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Page updated Apr 29, 2024

Best practices

We're constantly improving Amplify Studio to make Figma to React code conversion better but there are some constraints that need to be taken into account.

Make sure to mark frames as components in Figma

Amplify Studio only converts Figma components. If you only have a Figma "frame", Studio will ignore it because frames tend to be used to lay out a set of components.

Learn more about how Figma components work and how to create them with the video below from the Figma team:

Fonts aren't automatically integrated

By default, Amplify Studio doesn't automatically export the font from the Figma file and download it as part of your src/ui-components/ folder. To work around this, you can include the font like you would usually do yourself in your React app.

Review the Adding Fonts documentation from the Create React App on how to configure this.

Try to use Figma Auto layout whenever possible

Figma "Auto layout" can make a component significantly more responsive than using a fixed position for elements. Think of Figma's Auto layout as "Flexboxes" (display: flex) in CSS.

Learn more about how Figma's Auto layout works with the video below from the Figma team:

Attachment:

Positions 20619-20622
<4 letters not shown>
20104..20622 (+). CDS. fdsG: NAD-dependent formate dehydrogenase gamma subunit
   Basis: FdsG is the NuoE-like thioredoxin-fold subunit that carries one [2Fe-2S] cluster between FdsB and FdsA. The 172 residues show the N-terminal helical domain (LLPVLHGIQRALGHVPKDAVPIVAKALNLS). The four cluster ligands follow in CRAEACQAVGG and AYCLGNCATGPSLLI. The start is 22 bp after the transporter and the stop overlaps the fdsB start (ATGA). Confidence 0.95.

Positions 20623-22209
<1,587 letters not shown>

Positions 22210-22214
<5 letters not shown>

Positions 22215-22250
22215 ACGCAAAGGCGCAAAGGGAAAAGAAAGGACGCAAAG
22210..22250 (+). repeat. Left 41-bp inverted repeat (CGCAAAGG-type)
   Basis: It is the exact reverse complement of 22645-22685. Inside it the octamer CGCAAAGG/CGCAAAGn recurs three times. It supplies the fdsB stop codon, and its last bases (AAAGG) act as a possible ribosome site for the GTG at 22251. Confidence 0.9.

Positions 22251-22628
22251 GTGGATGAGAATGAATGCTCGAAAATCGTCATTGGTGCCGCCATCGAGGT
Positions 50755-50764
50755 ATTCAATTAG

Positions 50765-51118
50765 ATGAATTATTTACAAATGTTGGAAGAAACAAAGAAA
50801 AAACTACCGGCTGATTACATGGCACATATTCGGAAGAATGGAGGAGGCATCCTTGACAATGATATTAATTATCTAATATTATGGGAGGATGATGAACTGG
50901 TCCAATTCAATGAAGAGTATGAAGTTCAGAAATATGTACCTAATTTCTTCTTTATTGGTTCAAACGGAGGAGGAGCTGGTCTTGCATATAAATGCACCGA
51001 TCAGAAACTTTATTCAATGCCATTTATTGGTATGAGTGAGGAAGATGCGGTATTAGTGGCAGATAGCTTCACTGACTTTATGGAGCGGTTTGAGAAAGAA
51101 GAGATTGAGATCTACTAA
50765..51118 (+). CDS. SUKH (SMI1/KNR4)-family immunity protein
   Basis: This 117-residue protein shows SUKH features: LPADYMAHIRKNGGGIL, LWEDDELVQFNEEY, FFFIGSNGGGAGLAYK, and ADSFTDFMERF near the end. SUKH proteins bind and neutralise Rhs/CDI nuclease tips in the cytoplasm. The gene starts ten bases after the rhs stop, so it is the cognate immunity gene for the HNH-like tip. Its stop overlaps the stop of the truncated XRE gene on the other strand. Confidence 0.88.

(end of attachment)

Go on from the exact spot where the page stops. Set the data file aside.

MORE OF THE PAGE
Represent UI element states in code (hover, active)

Amplify Studio currently doesn't support Figma to React code conversion of UI state. For example, if you want to add a hover effect to a button, you need to override the component behavior in code instead of creating a hover variant in Figma.

Figma variants must have the same child elements

The Figma variants are required to have the same component structure. If the variants don't have the same child elements, then Amplify Studio will not be able to import the component.

In the example below, the "base" variant has the same child elements as the "small variant." You can still make changes to each individual element.

Image showing that the component structure needs to be the same

Use "Hug contents" and "Fill container" to ensure components resize correctly

To ensure your components resize correctly when elements get assigned with real-world data, use Figma's "Constraints" feature. This is commonly the source of the issue if your text wraps unexpectedly or elements are cut off unexpectedly. It allows you to specify whether an element should "Hug its contents" or "Fill the container it's in" when resized.

Learn more about how Figma's Constraints works with the video below from the Figma team: